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Pregnancy Problems

During pregnancy, your health is number one priority. That’s why we went straight to top pregnancy health experts for all the details you want to know about the most common pregnancy problems. In our pregnancy problems guide, you can read about a slew of pregnancy conditions – everything from hemorrhoids to gestational diabetes. Find out what any pregnancy symptom could possibly mean (are you swollen just because you’re expecting, or is it a sign of some complication?) and find out whether or not it’s worth a call to your OB. If you already know you’ve got a pregnancy complication or health condition, our comprehensive articles will give you the scoop on its causes and how it can affect you and baby. Plus, get treatment tips straight from medical experts and pregnant women like you. Yup, we've got answers to all your questions about pregnancy health problems right here!

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Epilepsy During Pregnancy

If you have epilepsy, you’re probably wondering how it will affect your pregnancy. Here, plenty of answers.

What’s the best way to treat epilepsy during pregnancy?

Antiseizure medication can keep seizures at bay. You might be worried about taking meds while pregnant, but epilepsy is one of those times when the benefits can outweigh the risks. “All antiseizure meds pose some risk to the fetus, but in epilepsy, it’s clear that the seizures are far more dangerous to the pregnancy and the baby than the medications are,” says Sharon Phelan, MD, a professor of obstetrics and gynecology at the University of New Mexico. “A woman should not stop taking her medicine, thinking that it’s the safest thing for her baby, because the seizures themselves can be dangerous. Often when women have seizures, they fall down, hurt themselves or stop breathing. All of those things can cause serious problems.”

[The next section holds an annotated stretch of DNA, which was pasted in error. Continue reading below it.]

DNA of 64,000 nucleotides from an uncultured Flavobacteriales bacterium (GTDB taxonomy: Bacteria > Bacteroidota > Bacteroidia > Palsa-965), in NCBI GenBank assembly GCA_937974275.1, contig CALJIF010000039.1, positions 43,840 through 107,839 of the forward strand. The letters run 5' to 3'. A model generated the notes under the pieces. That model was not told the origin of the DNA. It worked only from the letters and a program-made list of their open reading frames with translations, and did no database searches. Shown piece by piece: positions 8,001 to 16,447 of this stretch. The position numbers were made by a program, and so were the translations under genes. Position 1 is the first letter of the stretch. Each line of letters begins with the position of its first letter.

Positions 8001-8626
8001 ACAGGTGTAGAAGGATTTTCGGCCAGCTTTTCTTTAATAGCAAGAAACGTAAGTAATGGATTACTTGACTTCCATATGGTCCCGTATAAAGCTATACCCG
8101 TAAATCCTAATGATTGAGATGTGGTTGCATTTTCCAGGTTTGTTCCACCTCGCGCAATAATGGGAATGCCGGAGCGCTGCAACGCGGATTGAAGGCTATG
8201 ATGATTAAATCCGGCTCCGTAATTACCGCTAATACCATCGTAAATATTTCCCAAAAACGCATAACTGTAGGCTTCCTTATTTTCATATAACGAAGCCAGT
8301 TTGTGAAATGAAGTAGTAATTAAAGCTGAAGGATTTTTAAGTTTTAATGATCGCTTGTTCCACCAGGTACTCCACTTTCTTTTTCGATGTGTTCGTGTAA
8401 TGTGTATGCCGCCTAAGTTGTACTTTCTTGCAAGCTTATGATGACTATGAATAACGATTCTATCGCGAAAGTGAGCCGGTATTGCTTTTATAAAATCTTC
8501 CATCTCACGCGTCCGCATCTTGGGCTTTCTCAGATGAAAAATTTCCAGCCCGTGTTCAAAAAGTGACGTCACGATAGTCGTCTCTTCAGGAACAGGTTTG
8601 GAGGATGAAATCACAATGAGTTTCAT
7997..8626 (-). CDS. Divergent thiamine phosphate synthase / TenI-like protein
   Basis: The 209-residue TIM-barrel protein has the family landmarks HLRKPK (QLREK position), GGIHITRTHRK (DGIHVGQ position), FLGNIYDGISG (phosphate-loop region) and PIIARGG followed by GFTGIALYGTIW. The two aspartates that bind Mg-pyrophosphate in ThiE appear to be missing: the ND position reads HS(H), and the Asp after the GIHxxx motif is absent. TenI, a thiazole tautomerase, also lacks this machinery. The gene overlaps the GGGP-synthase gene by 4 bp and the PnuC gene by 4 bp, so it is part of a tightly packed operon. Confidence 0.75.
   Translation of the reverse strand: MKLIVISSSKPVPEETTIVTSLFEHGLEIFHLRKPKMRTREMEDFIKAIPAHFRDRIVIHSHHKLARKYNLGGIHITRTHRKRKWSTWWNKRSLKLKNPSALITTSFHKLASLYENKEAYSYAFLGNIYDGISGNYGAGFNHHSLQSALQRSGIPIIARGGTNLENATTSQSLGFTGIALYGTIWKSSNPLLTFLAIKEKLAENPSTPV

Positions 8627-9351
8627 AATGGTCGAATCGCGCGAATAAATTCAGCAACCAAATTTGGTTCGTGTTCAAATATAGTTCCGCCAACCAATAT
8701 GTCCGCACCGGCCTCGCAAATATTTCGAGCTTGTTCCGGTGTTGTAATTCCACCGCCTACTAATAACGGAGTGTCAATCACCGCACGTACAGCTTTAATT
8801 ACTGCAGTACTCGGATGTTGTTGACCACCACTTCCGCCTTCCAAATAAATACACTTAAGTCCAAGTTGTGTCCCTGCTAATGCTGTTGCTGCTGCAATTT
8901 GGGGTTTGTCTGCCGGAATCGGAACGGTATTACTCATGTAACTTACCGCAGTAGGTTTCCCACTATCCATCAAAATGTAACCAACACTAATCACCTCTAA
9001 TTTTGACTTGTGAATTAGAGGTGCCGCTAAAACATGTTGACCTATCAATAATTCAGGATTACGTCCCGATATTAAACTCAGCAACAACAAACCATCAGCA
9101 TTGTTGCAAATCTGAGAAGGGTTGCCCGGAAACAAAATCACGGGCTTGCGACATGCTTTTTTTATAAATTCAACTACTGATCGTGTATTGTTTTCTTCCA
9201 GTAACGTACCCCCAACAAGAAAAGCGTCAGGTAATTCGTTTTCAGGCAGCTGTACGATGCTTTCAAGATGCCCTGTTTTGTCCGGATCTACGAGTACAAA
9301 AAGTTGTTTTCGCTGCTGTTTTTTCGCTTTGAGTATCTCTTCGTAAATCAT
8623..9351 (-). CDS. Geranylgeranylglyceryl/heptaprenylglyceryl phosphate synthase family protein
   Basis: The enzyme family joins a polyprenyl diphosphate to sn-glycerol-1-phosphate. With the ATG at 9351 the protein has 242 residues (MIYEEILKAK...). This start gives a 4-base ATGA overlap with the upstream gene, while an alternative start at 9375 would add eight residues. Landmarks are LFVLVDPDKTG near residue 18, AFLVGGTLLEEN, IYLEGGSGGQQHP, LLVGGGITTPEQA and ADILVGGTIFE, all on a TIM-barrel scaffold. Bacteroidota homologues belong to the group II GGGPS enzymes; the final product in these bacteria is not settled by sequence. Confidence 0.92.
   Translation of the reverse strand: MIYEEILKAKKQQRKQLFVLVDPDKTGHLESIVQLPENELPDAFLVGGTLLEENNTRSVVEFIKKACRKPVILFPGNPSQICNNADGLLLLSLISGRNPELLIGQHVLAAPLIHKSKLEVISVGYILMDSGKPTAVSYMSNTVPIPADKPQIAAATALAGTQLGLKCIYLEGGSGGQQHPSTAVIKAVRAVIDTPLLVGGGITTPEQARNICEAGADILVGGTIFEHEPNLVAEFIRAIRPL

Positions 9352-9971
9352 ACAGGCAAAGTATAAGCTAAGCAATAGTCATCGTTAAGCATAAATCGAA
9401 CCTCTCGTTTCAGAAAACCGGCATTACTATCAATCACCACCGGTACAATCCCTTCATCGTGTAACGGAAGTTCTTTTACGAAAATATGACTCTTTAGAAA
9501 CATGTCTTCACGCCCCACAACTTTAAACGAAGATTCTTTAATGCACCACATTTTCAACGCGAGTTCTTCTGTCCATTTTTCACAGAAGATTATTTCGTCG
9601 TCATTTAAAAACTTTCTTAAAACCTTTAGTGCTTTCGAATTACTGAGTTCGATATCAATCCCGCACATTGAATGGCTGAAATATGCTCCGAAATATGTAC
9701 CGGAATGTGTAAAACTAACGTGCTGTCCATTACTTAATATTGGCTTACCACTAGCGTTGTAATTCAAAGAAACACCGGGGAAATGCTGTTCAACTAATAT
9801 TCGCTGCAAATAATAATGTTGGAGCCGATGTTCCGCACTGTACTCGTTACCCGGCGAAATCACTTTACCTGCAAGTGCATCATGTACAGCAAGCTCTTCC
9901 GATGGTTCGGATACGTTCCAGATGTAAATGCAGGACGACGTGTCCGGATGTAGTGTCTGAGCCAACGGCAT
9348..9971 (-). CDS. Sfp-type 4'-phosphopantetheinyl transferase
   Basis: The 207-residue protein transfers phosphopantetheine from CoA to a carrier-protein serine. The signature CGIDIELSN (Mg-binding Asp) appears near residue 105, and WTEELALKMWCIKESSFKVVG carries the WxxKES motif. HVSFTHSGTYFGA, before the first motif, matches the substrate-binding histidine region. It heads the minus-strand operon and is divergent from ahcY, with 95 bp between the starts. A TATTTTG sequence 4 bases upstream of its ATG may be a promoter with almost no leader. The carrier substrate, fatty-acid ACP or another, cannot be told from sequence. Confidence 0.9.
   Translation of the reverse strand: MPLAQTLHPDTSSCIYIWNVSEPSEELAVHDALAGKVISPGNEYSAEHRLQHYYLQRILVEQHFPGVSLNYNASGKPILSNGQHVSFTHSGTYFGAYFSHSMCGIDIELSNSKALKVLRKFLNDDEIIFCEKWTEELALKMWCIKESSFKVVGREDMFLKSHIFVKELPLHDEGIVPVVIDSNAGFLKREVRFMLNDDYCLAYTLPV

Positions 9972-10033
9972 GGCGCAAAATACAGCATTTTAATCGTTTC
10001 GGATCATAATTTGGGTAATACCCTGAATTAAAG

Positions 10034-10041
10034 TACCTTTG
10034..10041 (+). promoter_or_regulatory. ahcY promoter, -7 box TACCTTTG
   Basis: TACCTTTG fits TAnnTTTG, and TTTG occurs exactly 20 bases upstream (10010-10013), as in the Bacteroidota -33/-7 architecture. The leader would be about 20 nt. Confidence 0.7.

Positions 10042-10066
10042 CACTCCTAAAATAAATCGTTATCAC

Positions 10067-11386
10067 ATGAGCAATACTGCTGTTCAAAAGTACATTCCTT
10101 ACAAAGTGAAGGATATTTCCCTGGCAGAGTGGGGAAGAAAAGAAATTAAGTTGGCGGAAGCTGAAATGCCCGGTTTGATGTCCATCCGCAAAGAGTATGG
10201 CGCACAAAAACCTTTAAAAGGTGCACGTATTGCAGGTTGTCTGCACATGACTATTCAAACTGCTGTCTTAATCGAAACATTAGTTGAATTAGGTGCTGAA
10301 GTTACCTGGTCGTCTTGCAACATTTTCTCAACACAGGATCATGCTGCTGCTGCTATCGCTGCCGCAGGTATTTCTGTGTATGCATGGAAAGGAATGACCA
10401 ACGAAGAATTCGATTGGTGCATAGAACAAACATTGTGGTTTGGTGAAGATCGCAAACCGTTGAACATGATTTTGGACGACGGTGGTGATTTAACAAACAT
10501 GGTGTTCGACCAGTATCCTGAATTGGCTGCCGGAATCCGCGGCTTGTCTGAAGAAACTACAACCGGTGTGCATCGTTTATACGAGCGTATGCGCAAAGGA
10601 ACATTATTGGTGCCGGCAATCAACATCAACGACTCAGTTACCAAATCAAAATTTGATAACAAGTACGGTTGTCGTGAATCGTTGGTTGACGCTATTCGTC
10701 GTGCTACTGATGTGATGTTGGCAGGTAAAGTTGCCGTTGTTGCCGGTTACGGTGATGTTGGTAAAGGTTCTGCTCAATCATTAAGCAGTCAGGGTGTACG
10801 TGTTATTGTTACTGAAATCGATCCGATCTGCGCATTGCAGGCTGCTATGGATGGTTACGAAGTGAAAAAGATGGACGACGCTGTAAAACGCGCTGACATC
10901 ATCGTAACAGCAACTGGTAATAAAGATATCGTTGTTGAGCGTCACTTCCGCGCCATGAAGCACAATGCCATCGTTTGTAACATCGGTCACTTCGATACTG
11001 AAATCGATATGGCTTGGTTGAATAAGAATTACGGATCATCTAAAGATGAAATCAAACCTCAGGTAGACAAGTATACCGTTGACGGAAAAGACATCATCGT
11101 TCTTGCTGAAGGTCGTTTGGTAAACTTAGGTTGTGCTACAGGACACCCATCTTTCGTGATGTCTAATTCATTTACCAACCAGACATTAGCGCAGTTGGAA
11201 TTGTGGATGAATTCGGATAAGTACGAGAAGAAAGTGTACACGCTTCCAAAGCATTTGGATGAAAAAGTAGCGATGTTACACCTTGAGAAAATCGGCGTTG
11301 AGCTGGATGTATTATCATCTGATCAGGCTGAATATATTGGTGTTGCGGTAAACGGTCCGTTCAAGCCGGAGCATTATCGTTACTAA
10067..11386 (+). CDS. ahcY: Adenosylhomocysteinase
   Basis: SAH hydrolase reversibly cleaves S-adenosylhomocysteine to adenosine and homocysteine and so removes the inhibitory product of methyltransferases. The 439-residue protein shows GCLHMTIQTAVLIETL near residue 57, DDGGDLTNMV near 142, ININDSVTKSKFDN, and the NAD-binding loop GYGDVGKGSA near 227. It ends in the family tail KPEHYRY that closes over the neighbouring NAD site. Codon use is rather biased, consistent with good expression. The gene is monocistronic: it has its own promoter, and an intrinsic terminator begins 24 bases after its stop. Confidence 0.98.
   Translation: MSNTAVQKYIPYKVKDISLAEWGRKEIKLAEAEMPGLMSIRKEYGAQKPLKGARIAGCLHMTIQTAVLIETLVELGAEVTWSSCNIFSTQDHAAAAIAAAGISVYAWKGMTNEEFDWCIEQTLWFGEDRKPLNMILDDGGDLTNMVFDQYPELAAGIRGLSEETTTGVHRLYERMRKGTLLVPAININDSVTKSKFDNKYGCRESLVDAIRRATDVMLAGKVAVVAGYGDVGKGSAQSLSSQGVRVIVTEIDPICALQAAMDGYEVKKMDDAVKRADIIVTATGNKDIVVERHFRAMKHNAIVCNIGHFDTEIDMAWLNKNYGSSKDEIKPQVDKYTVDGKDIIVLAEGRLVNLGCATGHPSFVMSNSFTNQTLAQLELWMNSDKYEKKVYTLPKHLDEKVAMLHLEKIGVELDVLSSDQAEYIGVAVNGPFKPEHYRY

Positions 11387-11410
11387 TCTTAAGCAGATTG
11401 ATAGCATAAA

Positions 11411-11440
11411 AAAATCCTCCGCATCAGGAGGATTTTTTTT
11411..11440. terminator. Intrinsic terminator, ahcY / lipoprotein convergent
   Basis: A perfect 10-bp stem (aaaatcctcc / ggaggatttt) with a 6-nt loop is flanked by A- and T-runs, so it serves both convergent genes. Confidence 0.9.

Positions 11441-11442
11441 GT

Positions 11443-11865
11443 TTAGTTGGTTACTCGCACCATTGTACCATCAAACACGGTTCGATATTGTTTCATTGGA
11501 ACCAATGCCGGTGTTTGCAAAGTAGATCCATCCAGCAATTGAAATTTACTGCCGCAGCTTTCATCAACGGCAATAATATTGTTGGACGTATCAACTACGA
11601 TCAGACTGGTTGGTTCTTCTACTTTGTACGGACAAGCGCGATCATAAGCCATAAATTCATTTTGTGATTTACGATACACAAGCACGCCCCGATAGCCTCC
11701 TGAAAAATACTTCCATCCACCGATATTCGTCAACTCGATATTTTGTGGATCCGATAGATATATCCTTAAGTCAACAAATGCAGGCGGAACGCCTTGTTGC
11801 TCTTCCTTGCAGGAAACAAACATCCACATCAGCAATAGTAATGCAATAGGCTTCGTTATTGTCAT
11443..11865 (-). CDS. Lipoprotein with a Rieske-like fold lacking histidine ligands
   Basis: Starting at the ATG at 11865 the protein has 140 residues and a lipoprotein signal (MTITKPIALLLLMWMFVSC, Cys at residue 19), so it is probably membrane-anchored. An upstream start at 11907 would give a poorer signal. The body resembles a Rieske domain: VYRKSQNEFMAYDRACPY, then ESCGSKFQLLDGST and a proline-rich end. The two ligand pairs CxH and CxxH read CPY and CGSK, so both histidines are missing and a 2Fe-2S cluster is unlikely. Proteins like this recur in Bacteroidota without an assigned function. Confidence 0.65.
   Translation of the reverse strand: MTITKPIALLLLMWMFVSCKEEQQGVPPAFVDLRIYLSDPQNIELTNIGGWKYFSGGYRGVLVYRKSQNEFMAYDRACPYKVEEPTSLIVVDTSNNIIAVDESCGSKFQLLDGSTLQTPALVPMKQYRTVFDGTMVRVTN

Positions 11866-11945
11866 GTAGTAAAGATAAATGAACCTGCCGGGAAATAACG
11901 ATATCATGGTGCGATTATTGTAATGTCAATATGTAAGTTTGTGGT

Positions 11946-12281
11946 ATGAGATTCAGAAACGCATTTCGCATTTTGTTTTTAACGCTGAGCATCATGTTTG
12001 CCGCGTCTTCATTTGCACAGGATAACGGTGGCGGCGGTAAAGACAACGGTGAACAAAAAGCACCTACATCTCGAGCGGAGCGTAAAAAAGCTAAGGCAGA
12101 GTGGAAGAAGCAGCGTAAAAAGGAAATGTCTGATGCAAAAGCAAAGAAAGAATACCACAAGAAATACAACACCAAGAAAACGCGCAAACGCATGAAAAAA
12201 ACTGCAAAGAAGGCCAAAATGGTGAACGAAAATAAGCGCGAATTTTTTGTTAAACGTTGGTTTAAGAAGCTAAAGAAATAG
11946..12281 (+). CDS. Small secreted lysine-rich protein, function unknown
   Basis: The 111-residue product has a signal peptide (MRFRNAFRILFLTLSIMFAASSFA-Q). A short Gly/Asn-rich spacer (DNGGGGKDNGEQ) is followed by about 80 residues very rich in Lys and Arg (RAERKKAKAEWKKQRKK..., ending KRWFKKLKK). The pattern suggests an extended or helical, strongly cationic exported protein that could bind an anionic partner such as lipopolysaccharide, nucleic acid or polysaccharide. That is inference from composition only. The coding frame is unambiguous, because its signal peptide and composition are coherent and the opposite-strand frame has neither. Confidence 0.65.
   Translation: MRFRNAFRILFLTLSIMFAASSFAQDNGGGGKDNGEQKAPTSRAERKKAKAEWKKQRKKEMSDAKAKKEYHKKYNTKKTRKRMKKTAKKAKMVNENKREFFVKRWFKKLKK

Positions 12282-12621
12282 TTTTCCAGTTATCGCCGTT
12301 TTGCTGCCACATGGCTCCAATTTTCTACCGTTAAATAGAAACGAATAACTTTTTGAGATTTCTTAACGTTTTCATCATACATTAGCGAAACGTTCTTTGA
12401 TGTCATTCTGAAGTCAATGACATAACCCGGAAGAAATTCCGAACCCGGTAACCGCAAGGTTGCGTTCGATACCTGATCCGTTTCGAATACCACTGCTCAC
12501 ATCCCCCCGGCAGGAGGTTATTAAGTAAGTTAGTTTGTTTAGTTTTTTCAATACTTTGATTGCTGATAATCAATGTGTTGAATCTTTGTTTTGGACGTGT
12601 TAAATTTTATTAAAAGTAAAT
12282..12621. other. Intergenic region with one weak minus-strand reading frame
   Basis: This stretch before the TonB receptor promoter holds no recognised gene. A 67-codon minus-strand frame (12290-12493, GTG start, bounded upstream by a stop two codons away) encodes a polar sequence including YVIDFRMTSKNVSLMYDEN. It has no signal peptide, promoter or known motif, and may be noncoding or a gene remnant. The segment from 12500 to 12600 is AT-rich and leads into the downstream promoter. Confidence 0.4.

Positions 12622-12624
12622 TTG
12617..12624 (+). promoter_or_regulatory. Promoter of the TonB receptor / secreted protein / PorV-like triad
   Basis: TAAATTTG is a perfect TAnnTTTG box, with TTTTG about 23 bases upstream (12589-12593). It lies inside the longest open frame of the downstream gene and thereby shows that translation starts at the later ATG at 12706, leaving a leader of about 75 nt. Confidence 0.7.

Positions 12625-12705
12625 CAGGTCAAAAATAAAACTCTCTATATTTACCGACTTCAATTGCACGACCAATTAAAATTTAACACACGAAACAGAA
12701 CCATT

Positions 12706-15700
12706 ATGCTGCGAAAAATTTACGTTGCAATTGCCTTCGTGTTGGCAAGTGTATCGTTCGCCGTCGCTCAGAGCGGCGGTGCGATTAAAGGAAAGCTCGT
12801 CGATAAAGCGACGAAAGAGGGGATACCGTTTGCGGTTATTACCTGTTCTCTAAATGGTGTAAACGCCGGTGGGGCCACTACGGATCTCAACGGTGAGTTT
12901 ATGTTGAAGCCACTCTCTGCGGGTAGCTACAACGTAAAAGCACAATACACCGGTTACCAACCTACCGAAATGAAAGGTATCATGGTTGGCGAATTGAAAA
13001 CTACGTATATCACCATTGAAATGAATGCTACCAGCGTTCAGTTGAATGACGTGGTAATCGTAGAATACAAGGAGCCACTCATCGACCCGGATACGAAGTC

What can I do to prevent epilepsy-related complications during pregnancy?

“Ideally, a woman who has epilepsy who’s on medication should plan her pregnancy,” Phelan says. “Before getting pregnant, she should work with her neurologist to switch her med to one that’s safe during pregnancy.” To help prevent birth defects, you should take a folic acid supplement prior to (and throughout) pregnancy.

Are there any other resources for epilepsy?

Epilepsy Foundation

Plus, more from The Bump:

Things Every High-Risk Pregnancy Patient Should Know

HELLP Syndrome During Pregnancy

Birth defect risks?

-- Jennifer L.W. Fink

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Reminder: Medical info on The Bump is FYI only and doesn't replace a visit to a medical professional.